Reflecting the Renaissance spirit of inquiry, Doctor Faustus by Christopher Marlowe (1604) is the tale of an ambitious man who’s desire and thirst for knowledge goes beyond limitations. Faustus sells his soul to Lucifer to acquire all the power and knowledge that he desires to realise too late of the hellish price he must pay.
The sixteenth century was a period of questioning and searching for truth. Individuals during this time strove to act in their own best interest and in the name of what was true to them. The 1300’s European civilisation began its transition out of the church-dominated Middle ages into an era that embraced a worldly and humanistic view of the planet. It was a cultural, intellectual, and artistic movement that began in Italy (1618 – 48), spreading across Europe, eventually reaching England around the 1550’s; hitting its peak during the reign of Queen Elizabeth and King James. It was during the Renaissance period great turmoil within Roman Catholic Church (The Protestant Reformation) arose as traditional practices were challenged by individuals. In the Middle Ages the Catholic Church ruled the lives of people throughout central and western Europe. However, in the constantly evolving and progressing world of the Renaissance, the Roman Catholic church struggled to maintain a steady and uniting structure for people’s spiritual and material lives, igniting a great wave of questioning of practices. 
With a literary career spanning over less than six years, Christopher Marlowe influenced English theatre and writing forever. His abstract use of blank verse transformed English poetry, bringing about a new level of maturity to Elizabethan theatre of the time. Christopher Marlowe was born and raised in the primary years of the English Renaissance period which was highly influential to his life, his work, and career. This historic wave of new ideas revolving around science, art, religion and philosophy drove him to become a free thinker; within a group of intellectuals, noblemen, courtiers and commoners who formed an underground club within the school of night that embraced these fore coming new ideas, rejecting the older ones; Dr Faustus was written in this time to reflect the darker side of the period’s boundless pursuit of knowledge.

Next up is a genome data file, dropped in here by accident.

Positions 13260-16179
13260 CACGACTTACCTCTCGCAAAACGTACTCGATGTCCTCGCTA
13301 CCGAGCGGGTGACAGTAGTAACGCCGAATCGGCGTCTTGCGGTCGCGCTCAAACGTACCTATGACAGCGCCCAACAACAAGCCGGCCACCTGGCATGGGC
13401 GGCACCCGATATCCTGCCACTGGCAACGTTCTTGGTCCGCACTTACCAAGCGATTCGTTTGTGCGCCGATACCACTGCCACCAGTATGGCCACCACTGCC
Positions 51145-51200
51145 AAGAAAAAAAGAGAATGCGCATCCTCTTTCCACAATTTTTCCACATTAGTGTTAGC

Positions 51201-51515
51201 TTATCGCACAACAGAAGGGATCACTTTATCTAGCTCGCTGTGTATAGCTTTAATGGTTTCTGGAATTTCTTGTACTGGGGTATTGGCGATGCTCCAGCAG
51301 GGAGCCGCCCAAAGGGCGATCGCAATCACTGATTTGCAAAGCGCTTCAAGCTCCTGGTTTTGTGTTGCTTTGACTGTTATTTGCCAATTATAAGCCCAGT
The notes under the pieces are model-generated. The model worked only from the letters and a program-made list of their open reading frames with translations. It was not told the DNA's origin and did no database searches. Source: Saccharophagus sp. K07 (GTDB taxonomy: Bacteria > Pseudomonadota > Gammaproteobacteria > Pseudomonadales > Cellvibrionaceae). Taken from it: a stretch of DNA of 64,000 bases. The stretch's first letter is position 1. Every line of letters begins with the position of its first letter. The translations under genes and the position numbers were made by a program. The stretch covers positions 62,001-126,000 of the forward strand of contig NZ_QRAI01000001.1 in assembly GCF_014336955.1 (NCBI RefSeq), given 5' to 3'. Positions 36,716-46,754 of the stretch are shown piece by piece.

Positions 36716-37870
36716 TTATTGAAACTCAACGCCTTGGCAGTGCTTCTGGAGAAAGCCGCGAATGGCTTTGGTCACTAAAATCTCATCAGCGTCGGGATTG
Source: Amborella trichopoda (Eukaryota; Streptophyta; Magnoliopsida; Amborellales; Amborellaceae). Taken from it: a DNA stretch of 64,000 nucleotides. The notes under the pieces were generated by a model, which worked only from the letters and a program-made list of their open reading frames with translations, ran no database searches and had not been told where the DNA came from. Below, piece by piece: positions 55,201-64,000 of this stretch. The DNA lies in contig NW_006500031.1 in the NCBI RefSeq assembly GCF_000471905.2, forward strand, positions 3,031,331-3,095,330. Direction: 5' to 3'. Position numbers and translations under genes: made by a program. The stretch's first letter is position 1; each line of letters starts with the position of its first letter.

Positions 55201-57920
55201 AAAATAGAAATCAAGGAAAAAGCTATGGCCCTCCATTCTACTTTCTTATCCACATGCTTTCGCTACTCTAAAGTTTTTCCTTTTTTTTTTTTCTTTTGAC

Doctor Faustus, also referred to as The Tragical History of the Life and Death of Doctor Faustus, explores the conflict one experiences between good and evil within the world and the human soul. This play is based on a German story where a man sells his soul to the devil in quest for knowledge and power. Later on, Faustus learns that he committed a grave mistake of selling his soul to the devil for twenty-four years. Reflecting England’s religious climate in the later part of the 16th century, Doctor Faustus takes a witty and comical perspective of Catholicism and its people, whilst subsequently exploring the grave consequences of refusing and denying religious beliefs; comparing the merits of upholding conventional values. Doctor Faustus is often accompanied by two angels, one of good merit and one of evil, both attempting to advise him on his course of action, with the evil being more dominant over his mind. These two angels also act as a metaphorical representation of the internal battle that is raging inside of Faustus. The play demonstrates to an Elizabethan audience the blurred lines between religion and magic; the character Faustus makes a pact with the devil and becomes a magician. Although society in this time was accustomed to believing that good would always triumph, evil gains the upper hand in Marlowe’s play. To an Elizabethan readership and audience, this was a character that was perceived with witch like qualities and it was during this time period, the subject of religion was eventually banned from the Elizabethan stage because of the sensitive subject it provoked amongst viewers within the audience. Due to this, Faustus was the last play from the period to openly deal with religious matters and themes.